Before leaving the Iowa Department of Education, I had the pleasure of working with Andrew Ryder on his dissertation, which studied the pathway from the GED to community college in Iowa.
Andrew spent a considerable amount of time looking for a dissertation topic. After some serious contemplation and some dead-ends, he eventually settled on the GED. He had some personal ties to the GED as his brother earned a GED before obtaining a job as an electrician. It was also relevant to current policy, where Iowa–following an initiative by Obama–adopted a goal of dramatically increasing the number of community college degrees over the next decade. Since Iowa already has relatively high educational attainment, a serious question is where these graduates going to come from. The GED program is a viable pathway, but unfortunately, the results were not good:
Among 11,675 Iowa high school dropouts who enrolled in the General Education Development (GED) preparation program during the 2003-04 fiscal year, fewer than a third (31.5 percent or 3,680) earned a GED by the end of the 2009 fiscal year. Just 12.9 percent of them (1,504) went on to enroll in community college, and only 2 percent (229) completed a community college credential by the end of June 2010.
Though, this may not be surprising. Prior research has suggested that the benefits of the GED are largely sheepskin. That is, the paper is providing the benefit, not necessarily the skills learned in the GED. For employers, the GED is a signal of the employees characteristics, even though that may not be the case. Behind the GED diploma, however, are people who usually have more noncognitive skills than other high school dropouts. However, there is not a large cognitive gain as a result of GED courses. Afterall, the median time to earn a GED is a little over 20 hours–how much can one really learn in that time?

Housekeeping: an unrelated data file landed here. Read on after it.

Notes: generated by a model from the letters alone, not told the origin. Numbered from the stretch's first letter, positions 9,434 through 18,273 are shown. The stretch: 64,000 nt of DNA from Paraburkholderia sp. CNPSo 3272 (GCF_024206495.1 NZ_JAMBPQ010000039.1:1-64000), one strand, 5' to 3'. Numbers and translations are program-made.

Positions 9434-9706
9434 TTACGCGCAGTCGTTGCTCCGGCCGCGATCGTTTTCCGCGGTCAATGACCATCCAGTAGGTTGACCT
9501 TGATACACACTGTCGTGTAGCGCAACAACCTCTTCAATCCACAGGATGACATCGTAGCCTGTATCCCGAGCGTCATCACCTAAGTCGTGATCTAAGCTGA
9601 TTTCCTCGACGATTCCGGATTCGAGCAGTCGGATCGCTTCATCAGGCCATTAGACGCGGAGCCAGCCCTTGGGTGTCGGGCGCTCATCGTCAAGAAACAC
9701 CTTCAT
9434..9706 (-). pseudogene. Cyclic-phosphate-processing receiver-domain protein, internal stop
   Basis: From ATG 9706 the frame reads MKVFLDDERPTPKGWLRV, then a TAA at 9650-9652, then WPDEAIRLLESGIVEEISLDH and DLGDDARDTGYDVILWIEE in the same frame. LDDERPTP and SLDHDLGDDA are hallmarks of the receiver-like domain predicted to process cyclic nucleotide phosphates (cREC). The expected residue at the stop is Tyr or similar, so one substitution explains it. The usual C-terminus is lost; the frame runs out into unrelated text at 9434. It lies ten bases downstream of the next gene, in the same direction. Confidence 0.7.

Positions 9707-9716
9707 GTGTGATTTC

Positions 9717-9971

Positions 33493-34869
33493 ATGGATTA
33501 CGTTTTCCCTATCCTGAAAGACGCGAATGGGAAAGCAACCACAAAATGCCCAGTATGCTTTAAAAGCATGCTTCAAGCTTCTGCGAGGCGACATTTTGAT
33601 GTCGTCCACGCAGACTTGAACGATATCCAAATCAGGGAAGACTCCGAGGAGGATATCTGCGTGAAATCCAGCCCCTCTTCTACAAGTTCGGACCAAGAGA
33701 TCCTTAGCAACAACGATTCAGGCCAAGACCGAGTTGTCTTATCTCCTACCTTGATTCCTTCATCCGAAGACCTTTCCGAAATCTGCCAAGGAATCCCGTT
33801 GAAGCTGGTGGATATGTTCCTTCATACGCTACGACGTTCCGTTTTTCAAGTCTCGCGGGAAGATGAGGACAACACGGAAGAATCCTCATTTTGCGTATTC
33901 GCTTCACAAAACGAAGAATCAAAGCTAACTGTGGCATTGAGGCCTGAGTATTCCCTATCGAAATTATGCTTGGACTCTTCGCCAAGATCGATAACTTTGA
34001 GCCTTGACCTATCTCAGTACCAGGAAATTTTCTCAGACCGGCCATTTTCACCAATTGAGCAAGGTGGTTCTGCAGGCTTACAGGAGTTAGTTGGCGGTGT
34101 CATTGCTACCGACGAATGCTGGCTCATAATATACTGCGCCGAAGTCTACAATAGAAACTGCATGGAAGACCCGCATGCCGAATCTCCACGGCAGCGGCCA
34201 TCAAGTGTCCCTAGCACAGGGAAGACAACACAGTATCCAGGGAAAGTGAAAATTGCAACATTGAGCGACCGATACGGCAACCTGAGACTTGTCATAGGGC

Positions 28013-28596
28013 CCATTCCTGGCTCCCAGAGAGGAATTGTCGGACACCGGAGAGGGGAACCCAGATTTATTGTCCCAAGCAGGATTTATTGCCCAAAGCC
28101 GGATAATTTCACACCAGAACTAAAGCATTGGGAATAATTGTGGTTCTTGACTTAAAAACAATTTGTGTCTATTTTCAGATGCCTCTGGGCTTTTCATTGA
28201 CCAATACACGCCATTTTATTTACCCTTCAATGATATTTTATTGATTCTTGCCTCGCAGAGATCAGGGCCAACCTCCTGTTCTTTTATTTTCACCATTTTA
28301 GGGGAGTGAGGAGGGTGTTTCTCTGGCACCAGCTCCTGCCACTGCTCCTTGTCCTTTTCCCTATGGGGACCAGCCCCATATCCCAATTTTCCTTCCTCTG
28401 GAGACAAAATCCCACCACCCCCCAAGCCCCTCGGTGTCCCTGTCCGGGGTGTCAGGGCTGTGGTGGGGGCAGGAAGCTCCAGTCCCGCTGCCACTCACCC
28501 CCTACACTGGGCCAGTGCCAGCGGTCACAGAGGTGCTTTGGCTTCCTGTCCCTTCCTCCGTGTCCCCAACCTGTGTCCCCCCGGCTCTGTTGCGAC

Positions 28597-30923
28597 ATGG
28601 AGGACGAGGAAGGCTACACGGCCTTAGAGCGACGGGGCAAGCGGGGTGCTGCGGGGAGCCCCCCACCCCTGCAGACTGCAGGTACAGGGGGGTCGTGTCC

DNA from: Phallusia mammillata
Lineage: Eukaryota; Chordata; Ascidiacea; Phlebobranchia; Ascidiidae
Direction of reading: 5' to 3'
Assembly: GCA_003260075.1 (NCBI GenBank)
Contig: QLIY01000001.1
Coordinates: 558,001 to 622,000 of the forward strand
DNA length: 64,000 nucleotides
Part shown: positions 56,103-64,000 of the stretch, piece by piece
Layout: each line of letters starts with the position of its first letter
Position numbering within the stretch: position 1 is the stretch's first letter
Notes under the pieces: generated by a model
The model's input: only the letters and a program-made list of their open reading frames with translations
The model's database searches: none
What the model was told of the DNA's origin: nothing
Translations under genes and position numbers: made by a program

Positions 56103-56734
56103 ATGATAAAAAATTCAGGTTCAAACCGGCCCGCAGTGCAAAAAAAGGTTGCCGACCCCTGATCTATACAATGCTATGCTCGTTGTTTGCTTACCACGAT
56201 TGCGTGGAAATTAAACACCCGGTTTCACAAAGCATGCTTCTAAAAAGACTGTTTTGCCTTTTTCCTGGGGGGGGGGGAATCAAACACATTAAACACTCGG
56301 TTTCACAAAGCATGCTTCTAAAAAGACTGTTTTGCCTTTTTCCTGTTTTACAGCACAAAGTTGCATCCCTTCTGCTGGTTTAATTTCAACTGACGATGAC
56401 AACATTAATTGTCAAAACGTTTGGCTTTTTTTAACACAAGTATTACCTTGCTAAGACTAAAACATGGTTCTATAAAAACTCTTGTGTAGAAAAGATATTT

The GED is not particularly strong on mathematics. The mathematics portion plateaus at geometry; hardly the rigor that college faculty are expecting from students. A newly revised GED test will, hopefully, fix those issues. From a policy perspective, the high school drop-out population is a prime target to upgrading the human capital in the United States. Unfortunately, the GED is largely ignored in contemporary education policy.
Oh, and the recently minted Doctor Ryder won the Council for the Study of Community Colleges’ “dissertation of the year” for this study. He produced the excellent graphic shown above, which highlights the excellent job he did. Careful, sometimes complex, analysis (survival analysis), applied to a pertinent policy question, with careful consideration on easily communicating the results through a single graphic.